Terraform scripts for setting up InfluxDb and Grafana in AWS (and notes on the Raspberry Pi setup)


I already had my Raspberry Pi up and running with ruuvi-collector and an on-pi Influx database and Grafana when the SD card got corrupted and I had to start over.

The second time I decided to document the process of setting the Raspberry up the way I wanted, would this ever happen again. And while I was at it I decided to transmit the data to AWS to be able to view it online.

This exercise resulted in a Terraform project that sets everything up in AWS by the click of a button (more or less).

If it may help anyone, it’s available here

And as with any GitHub project, improvement ideas and especially PRs are welcome :wink:

RuuviTag in my lab - best platform for setting up monitoring?

Great instructions, @bostrom. Thanks for sharing :partying_face:


A bit beyond my level of understanding but for a coding dork could you explain how the Rpi communicates with the AWS service?


@Motobiman The ruuvi-collector java program transmits the data collected from the ruuvi-tags straight to the InfluxDb in AWS. The URL must be set up in ruuvi-collector.properties and in the AWS setup I’ve exposed the InfluxDb port to the Internet (password protected and over HTTPs, though).


Thanks - so is that RPI to AWS over a cellular or wifi connection?


Over WiFi. Raspberries don’t have cellular connectivity AFAK. But I’ll eventually place the tags at a location where the connection between the wifi router and the internet is going over a cellular 4G connection. But that has nothing to do with this setup, really.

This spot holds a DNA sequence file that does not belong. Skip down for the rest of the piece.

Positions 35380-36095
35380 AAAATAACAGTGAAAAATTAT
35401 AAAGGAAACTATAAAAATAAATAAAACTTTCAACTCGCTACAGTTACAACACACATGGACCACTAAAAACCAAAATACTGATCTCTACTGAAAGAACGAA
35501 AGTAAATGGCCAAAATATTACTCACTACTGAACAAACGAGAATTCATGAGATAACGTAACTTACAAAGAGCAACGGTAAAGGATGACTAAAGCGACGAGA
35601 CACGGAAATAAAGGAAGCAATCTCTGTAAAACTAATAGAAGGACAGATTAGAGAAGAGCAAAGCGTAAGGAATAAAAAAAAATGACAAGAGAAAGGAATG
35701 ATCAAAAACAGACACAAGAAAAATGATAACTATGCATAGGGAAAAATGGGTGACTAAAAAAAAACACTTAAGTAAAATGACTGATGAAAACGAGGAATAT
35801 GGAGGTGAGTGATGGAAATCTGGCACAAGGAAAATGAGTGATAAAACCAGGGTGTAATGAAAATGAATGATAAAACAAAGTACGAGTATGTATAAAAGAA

Ok thanks.
Its the collecting and disseminating tag data without wifi that I am struggling with.


Interesting. What would be your strategy for that?


Its a rural area without wifi but with cellular coverage.


You can use a 3G/4G modem with built-in WiFi? Of course you’d still need the Raspberry Pi in between to receive the Bluetooth data and forward it over WiFi.


Thanks a lot for providing this info.

  1. what happens in a scenario where the internet is down for a few hours? ie. RPi connected to Wifi router, Wifi router connected to Internet via 4G just how you want to use it in the future.

  2. What is the reason for the load balancer on the AWS side? Couldn’t you just use the URL of the EC2 instance directly?


Undoubtedly the data would be lost when the 4G connection is down. Some local buffering on the RPi would be a great addition to this setup.

The load balancer is mainly for the ease of setting up https connections from the internet through it. That way, I don’t need to configure both InfluxDb and Grafana with certificates, a hassle of its own. Instead I can easily issue a certificate in AWS and connect it to the load balancer and then let the traffic between the load balancer and the ec2 instance go unsecured over http.


Yep but you cant have the BT, wifi and 3/4g connected at the same time and the Rpi struggles to process the data from many tags anyway.

I still envisage the Rpi doing just the data collection over BT at predetermined times (no need for wifi at all) and squirting the raw packets over 3/4g at other times, to be processed at the receiving end, where power and crunching capacity is pretty much unlimited.


I have the older RPi without built-in WiFi or Bluetooth (Model B rev 2 I believe), so I have two dongles connected to it for that. I only have three tags, but if they are close enough I haven’t experienced any data loss or processing problems on the pi, despite the old model, the dongles and running Ruuvi-collector which crunches the data before sending it to the DB in AWS. But sure, with more tags I guess the ceiling will be reached at some point.